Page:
- The third layer is the table format layer, which mainly encapsulates a batch of data files into a table with business significance and provides table level semantics such as acid, snapshot, schema and partition. It generally corresponds to open source projects such as Delta, iceberg and Hudi. For some users, they think that Delta, iceberg and Hudi are data lakes. In fact, these projects are only a part of the data Lake architecture. It is only because they are closest to the user and shield many of the underlying details that they create such an understanding.
- The top layer is the computing engine of different computing scenarios. Open source computing engines generally include spark, Flink, hive, presto, hive MR and so on. These computing engines can access tables of the same data lake at the same time.
Introduction to classic business scenarios
So, what classic application scenarios can Flink combine with data lake? Here, when we discuss the business scenario, we select Apache iceberg as our data lake model by default. The reasons behind the model selection will be explained in detail in the following section.
First of all, the most classic scenario of Flink + iceberg is to build a real-time data pipeline. A large amount of log data generated by the business end is imported into the message queue such as Kafka. After executing ETL with Flink flow computing engine, it is imported into Apache iceberg original table. Some business scenarios need to run the analysis job directly to analyze the data of the original table, while others need to further purify the data. Then we can start a new Flink job to consume incremental data from the Apache iceberg table, and write it to the purified iceberg table after processing. At this time, there may be businesses that need to further aggregate the data, so we continue to start the incremental Flink job on the iceberg table and write the aggregated data results to the aggregation table.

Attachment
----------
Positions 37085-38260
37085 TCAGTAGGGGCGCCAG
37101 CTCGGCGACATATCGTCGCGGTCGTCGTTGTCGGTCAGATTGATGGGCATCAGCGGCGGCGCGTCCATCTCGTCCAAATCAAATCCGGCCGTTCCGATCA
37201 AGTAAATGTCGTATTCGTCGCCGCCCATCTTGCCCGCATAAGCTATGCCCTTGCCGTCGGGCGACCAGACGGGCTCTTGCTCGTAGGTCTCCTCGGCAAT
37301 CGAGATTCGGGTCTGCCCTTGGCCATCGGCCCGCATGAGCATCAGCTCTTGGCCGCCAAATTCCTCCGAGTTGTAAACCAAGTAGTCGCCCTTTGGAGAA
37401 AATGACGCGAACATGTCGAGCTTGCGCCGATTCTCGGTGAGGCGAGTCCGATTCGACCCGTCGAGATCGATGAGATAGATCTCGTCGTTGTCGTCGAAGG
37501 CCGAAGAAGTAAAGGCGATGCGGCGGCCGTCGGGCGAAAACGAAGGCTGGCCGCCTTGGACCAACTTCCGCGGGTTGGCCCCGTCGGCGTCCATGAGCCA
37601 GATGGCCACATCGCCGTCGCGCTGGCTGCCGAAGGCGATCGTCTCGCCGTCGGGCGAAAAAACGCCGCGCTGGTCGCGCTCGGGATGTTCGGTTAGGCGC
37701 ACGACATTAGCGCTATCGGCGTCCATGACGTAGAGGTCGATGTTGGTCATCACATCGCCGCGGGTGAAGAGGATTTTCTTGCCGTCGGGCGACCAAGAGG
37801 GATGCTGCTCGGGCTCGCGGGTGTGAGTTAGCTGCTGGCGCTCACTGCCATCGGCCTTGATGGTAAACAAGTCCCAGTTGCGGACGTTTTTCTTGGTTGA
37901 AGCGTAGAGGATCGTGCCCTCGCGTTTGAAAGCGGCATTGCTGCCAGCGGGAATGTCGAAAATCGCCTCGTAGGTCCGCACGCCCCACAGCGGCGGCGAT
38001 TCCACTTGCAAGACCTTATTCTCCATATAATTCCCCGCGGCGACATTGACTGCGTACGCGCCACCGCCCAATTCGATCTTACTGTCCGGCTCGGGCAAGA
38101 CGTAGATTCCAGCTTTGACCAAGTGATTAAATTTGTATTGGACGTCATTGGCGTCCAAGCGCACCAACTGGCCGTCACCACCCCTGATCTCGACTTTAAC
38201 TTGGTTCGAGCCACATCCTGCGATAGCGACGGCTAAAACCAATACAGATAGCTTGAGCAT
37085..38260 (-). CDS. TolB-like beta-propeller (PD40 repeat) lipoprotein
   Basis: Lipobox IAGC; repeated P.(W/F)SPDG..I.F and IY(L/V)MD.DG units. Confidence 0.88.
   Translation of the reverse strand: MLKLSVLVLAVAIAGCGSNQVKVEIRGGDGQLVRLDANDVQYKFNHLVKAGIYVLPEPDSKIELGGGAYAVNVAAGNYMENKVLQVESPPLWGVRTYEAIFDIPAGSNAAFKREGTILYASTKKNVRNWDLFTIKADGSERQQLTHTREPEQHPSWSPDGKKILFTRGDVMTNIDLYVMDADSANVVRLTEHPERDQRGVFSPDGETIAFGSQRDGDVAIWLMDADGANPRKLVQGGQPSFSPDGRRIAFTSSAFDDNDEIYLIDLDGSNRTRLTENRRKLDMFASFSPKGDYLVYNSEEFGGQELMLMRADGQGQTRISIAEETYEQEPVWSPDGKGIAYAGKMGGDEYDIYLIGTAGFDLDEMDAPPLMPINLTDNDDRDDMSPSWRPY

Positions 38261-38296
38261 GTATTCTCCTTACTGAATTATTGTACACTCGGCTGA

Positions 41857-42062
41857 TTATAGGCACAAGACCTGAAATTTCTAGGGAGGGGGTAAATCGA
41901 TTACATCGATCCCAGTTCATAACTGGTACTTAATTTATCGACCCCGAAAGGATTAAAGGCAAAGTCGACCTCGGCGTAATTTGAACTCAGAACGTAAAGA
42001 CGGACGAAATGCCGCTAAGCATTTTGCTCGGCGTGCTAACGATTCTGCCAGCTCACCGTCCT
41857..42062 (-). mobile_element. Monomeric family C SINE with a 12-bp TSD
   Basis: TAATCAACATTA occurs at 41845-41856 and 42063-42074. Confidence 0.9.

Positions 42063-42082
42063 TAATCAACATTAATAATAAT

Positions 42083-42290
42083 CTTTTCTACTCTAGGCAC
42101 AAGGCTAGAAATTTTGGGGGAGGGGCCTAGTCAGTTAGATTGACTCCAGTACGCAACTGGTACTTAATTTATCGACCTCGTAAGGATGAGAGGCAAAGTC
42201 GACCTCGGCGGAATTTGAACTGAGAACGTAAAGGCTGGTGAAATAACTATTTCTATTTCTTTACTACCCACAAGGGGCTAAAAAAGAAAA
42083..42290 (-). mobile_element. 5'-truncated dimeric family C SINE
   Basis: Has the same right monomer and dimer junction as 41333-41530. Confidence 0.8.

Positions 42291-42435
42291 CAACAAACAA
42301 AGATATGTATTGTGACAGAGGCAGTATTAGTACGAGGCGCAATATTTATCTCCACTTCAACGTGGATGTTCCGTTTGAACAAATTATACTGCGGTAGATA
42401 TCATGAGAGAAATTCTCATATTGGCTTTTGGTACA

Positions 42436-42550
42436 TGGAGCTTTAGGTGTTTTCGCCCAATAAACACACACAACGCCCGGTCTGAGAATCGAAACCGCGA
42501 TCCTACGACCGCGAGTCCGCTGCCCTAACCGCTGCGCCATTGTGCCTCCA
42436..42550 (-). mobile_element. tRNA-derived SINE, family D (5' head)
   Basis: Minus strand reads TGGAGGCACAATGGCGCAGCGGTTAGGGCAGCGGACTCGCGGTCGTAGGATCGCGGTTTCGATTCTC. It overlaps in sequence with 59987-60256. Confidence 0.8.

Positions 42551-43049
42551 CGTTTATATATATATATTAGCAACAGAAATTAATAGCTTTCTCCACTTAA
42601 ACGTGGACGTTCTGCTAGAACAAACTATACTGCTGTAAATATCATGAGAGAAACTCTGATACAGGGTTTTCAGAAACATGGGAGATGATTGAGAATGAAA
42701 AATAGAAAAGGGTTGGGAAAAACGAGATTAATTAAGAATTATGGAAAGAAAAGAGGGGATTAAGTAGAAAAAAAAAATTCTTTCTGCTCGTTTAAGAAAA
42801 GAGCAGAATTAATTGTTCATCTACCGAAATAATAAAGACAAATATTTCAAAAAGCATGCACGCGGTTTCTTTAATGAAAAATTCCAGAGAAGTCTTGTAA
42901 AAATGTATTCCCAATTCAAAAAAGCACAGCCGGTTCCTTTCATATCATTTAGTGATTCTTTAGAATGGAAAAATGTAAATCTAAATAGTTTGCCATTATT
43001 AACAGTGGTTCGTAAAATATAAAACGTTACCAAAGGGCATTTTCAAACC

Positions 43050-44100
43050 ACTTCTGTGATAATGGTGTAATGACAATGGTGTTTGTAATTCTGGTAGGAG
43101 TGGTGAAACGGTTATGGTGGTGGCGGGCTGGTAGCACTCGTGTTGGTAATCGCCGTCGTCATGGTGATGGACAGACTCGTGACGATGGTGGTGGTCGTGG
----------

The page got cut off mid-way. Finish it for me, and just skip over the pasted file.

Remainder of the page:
Some people will think that this scene seems to be realized through Flink + hive. Flink + hive can be realized, but the data written to hive is more for data analysis of data warehouse than for incremental pull. Generally speaking, the incremental write time of hive is more than 15 minutes based on partition. Long term and high frequency write of Flink will cause partition expansion. Iceberg allows one minute or even 30 seconds of incremental writing, which can greatly improve the real-time performance of end-to-end data. The upper analysis job can see the updated data, and the downstream incremental job can read the updated data.
The second classic scenario is that you can use Flink + iceberg to analyze binlog from relational databases such as mysql. On the one hand, Apache Flink has natively supported CDC data parsing. After a binlog data is pulled through verica Flink CDC connector, it is automatically converted into insert, delete and update that Flink runtime can recognize_ BEFORE、UPDATE_ After four kinds of messages for users to do further real-time calculation.